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A Teen’s Pressure to Be Perfect

No one is perfect. But sometimes, moms and dads think their kids should be the exception! The problem is that trying to appear flawless can prevent your teen from authentically and genuinely becoming who they were created to be. In this article, I’ll help parents avoid pushing their teens to chase after unattainable standards and warn parents against the dangers of pressuring teens to be perfect.

Where Does the Pressure to be Perfect Come From?

The pressure to perform well is aimed at teens from all directions––at home, at school and at church! But there’s no doubt that parents have an unmatched influence in their teens’ lives. Even parents who don’t think they’re being tough, can unknowingly communicate their desire for perfection. When parents only affirm their kid’s value when that kid is doing what the parents want or expect, kids grow up to believe that they must be perfect in order to be loved. By the time they reach the teenaged years, the pressure causes some kids to fear that if they make a mistake or do badly, they will lose the love of Mom and Dad.

Your teen spends a large portion of their life being trained and graded for their performance. There is intense pressure to perform well academically coming from school, the culture, and their peers. Many well-meaning parents want to see their teens get into a good college. They’re afraid that if they don’t put pressure on their teens, their student will miss out on opportunities as an adult. As a result, some teens become overly anxious about schoolwork and grades. Teens often think they need to have perfect grades to get into the best college or else their life is ruined.

Your church can be a wonderful source of wisdom, guidance, and connection for your teen. But there are spoken and unspoken pressures that teens face at church. Christian circles can be brutal to the one who makes a mistake. While teens need to hear about God’s standards, they often miss the pathway to forgives and transformation.

Does YOUR Teen Feel the Pressure of Perfection?

How do parents find out if their teens are struggling with perfection? Teens may respond differently to the pressure. Some teens will strive and struggle to live up to the world’s expectations and then implode, or live with bitterness into adulthood. Others may respond to the pressure by doing the opposite––giving up and escaping the stress. Watch your teen closely and stay connected by making regular time to talk.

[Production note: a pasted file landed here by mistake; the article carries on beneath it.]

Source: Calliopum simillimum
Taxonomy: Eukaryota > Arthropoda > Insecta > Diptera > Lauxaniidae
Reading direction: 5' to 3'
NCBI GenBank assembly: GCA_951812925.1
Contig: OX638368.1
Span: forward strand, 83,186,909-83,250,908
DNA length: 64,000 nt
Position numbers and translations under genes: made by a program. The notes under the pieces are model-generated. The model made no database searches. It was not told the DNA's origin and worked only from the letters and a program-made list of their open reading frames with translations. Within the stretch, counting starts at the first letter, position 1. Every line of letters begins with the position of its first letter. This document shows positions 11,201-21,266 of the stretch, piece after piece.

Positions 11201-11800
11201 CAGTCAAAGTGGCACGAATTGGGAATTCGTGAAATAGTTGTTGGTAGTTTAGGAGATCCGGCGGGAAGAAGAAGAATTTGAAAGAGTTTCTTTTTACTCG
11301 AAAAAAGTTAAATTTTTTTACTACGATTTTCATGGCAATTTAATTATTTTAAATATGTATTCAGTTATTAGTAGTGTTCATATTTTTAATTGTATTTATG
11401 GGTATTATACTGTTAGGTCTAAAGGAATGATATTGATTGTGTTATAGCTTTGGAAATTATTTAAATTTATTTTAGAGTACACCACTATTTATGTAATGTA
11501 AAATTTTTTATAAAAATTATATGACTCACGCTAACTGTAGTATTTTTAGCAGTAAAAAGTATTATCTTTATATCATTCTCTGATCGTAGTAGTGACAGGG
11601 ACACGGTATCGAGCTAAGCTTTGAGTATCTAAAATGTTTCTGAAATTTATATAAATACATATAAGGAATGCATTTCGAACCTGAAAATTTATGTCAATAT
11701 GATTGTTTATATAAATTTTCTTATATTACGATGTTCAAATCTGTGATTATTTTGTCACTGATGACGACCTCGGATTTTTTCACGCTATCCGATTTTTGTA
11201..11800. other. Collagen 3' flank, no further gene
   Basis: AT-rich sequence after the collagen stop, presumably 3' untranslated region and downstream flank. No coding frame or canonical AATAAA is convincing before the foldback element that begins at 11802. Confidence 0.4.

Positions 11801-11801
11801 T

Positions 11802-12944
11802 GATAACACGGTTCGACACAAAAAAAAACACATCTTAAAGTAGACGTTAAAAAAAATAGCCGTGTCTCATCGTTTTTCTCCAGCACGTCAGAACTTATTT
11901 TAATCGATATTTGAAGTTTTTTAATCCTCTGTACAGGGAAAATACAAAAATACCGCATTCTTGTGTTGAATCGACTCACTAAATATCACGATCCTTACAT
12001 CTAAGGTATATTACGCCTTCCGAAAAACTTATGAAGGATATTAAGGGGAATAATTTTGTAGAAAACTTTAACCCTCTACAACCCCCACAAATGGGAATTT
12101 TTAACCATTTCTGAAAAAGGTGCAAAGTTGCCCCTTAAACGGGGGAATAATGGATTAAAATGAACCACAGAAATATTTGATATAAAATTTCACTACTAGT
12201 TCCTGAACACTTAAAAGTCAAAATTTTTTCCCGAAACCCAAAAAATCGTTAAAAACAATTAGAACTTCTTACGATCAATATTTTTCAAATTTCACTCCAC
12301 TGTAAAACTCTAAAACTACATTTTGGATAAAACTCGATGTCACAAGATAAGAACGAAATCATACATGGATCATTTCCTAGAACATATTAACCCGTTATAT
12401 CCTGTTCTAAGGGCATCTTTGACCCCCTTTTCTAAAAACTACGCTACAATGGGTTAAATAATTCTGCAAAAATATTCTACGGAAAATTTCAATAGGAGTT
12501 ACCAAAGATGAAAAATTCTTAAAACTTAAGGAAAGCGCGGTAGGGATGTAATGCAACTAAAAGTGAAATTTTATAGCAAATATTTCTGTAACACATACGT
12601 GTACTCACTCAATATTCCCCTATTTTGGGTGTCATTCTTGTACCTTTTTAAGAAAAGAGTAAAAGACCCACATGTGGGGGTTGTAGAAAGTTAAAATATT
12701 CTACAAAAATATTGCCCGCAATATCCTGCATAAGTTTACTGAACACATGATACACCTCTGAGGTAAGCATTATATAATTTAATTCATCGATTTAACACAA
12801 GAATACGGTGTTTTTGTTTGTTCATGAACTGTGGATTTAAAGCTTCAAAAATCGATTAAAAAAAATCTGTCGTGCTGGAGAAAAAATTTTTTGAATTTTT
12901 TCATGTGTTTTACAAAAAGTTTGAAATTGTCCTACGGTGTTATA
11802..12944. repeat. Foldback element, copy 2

What To Do to Ease the Pressure at Home

Help your teen get a big-picture view of life beyond academics, sports, and performance. Make it okay to mess up. You may remember that you made some of your own mistakes as a teen. It’s not only okay, but it’s also helpful to admit your own faults. Sharing your stories and how you overcame your failures is a golden opportunity to communicate the wisdom you gained and help your teen face his own problems.

Your teen is going to make mistakes whether or not you press on them to be perfect. What they need to know is that your love for them won’t change. Resist the temptation to tie your love to your teen’s behavior. Don’t withdraw your affection when your teen is not living up to your expectations. Give him grace. Most importantly, continually communicate God’s love for your teen. God doesn’t attach his love to any accolades or achievements. He loved your teen, even more than you do, before your teen achieved anything. The Bible says, “God showed his love for us in that while we were still sinners, Christ died for us.” That means you and your teen!


Hey moms, dads, and grandparents … you’re not perfect. You never have been and you never will be this side of heaven. So quit trying to appear to be something you’re not. Release your teen from the pressures of having to get it all together and thinking that they can never make a mistake. This perfect world and perfect family doesn’t exist, and your attempts to appear that way won’t allow your teen to see that being authentically and genuinely who you were created to be is a far greater an accomplishment than appearing perfect by what you do. Bottom line is this—your teen needs an atmosphere where the demand for perfection is low and the encouragement to be honest is high. That authenticity creates a connection and a deeper relationship that helps your teen become who he was designed to be.

Author: Mark Gregston

Mark Gregston began working with teens more than 40 years ago as a youth minister and Young Life director. He has authored nearly two dozen books, has written hundreds of articles, and is host of the nationally-acclaimed Parenting Today’s Teens podcast and radio broadcast.